Lemche stresses that a justifiable dating of a text must come from the latest material found within it even if it does contain some earlier material. So if the Pentateuch contains passages that can only be explained as of Hellenistic provenance then the Pentateuch as we have it surely must date from the Hellenistic times even if it contains some Mesopotamian material (e.g. the flood story) that is earlier. Lemche points out, for example, that Karl Ilgen first told us 200 years ago that Numbers 24:24 can only possibly be a reference to the Macedonians and that Martin Luther had likewise made this clear in notes to his translation — hence the poem must be dated to the late fourth or third centuries bce. Yet despite this clear pointer to a late date scholars have generally dated this chapter as some of the most archaic of poetic literature, certainly pre-monarchic. The chapter was later moved to the monarchic period when the name Balaam turned up in an eighth or seventh century Aramaic inscription. Meanwhile, the poem itself keeps murmuring, “Hellenistic”. (p. 160, Israelites in History and Tradition).” From, http://vridar.wordpress.com/2012/01/08/who-wrote-the-bible-2-challenging-the-documentary-hypothesis/
In responce to an article here
//I think this question is important, as the author(s) of Job seem to have a multifaceted approach to theology–one of necessity but also of indifference towards it. Is it just so easy to lump the author(s) of Job in with the authors of Genesis? Can we say, wholly, that the authors of the books which make up the Bible had the same strong belief in God? I don’t think it’s that easy. So this is my question to my fellow Bibliobloggers: Did the author(s) of Job believe in a God? If you believe so, in what way do you think they viewed God? What sort of believer would we say the author(s) of Job is (are)? If not, what drove them to write the narrative?//
I think there is rather a gulf between the authors of Job and the authors of Genesis. I have described Genesis as being relatively un-theological. Job by contrast asks more sophisticated questions of the gods. You know, Abraham may bargain with gods for the lives of Sodom, but there is no real questioning of the god’s character. I think even today, its concepts are a more sober reflection on the human condition than offered by the evangelical church. This is especially true if you omit the intro and conclusion chapters, which may be a later addition.
While I don’t think any of the contributors is atheist,  I do think that Job could be rendered in largely atheist terms. In Job, god is an unpredictable and mysterious being. I think this it shares with the older concepts of god too. But the difference is Job’s god isn’t interacting with Job. In Genesis gods are constantly interacting with the characters, giving them advice, commands and making deals. They are is a very personal deities. You could replace god with fate, existence, or some other impersonal term for the stream of causality and much of Job’s message would still be intelligible: Life is unfair; there is no guarantee to prosperity except the prosperity that comes with living in the self-confidence of being wise; the universe is governed by a mysterious and powerful force whose objectives cannot be comprehended. Is not all of this true?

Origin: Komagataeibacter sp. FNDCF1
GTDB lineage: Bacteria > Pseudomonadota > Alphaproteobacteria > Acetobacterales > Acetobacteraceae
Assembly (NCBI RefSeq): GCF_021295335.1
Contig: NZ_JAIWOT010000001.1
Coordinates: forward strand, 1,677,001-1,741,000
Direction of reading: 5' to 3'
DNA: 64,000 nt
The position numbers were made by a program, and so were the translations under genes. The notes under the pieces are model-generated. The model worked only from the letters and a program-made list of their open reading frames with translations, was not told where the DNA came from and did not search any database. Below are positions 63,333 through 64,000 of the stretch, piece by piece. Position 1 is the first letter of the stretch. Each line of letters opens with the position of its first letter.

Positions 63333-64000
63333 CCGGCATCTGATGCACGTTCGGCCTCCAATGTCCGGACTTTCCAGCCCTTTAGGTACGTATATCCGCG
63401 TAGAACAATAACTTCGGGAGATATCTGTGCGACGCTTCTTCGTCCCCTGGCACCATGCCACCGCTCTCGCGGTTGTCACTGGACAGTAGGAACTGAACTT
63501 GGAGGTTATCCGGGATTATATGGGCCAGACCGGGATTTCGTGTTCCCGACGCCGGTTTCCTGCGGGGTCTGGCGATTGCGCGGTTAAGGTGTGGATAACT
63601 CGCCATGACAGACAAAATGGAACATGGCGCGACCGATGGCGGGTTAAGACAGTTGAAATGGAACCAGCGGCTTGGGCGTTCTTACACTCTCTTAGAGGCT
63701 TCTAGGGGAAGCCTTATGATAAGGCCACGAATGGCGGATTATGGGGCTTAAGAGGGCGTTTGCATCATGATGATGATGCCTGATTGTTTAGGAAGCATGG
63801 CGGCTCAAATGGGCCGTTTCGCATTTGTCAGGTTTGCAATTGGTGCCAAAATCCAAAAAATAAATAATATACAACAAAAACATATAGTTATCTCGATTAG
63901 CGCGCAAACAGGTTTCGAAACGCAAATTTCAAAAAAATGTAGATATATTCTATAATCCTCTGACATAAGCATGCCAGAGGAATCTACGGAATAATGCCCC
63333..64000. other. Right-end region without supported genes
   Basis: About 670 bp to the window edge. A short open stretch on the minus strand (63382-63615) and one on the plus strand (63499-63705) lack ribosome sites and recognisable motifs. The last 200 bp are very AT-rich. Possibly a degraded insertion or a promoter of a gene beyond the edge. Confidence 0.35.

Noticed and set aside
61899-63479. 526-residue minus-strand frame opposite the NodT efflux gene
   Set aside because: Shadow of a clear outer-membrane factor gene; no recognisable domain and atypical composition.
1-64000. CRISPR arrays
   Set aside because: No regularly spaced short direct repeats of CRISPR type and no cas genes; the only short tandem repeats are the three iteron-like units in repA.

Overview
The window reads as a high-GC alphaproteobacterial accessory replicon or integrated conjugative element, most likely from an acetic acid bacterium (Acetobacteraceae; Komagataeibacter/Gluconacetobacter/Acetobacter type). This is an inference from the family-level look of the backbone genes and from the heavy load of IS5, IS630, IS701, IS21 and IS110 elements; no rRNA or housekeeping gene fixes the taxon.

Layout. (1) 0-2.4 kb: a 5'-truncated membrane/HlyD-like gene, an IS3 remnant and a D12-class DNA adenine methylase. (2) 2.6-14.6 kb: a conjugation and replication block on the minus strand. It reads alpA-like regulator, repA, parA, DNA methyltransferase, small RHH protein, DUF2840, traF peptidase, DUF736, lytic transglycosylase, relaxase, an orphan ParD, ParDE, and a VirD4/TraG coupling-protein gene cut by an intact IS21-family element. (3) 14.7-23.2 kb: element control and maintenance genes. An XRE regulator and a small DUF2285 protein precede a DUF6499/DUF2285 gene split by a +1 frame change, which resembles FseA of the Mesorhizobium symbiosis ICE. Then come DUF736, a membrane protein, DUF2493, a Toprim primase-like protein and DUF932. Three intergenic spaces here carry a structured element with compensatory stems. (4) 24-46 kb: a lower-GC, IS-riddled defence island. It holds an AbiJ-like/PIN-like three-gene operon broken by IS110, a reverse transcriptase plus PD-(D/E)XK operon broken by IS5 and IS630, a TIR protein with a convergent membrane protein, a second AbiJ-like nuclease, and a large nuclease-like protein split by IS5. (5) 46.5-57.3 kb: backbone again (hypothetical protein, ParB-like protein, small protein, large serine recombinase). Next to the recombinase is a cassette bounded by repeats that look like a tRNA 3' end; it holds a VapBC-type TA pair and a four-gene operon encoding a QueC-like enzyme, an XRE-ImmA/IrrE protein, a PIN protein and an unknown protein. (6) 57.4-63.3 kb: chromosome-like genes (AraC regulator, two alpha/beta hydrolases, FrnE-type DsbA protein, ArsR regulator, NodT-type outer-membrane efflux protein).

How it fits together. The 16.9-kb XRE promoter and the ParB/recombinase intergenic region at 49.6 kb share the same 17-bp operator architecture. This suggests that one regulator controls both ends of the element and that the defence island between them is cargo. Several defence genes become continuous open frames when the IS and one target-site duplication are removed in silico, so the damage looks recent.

The tale is marred in my opinion, by the added end and introduction. By giving the audience the means to know what Job does not, God’s motive in this caper and subsequent repayment for the damage done, the message in Job I think is under cut. It now says, “You can know gods motives, we’ll tell you, he is playing a weird game with his tribe in heaven.” And you may have heard devout people use this to console the grieving, “god is testing you”. And of course all suffering gets repaid, so I suppose had Job died penniless, we would know he really had angered God.
I think Job intended to say that if we shout into expanse of the sky to ask “why?” we should not expect an answer. I find that very non-theist.
 Genesis doesn’t have the cast of divinities many other similar collections of tales do, but there are multiple heavenly beings referenced and they are sometimes called the sons of God, so while one of them is the unquestioned boss, there does seem to be a little tribe of these beings in existence. I don’t think the relationship of the beings to God is clearly explained in the bible, so I wonder if the other beings could or should be considered God’s peers.
Gods not just being a theological concept but a concept for understanding the fundamental forces of the cosmos, I would imagine the explanation for physical phenomenon were gods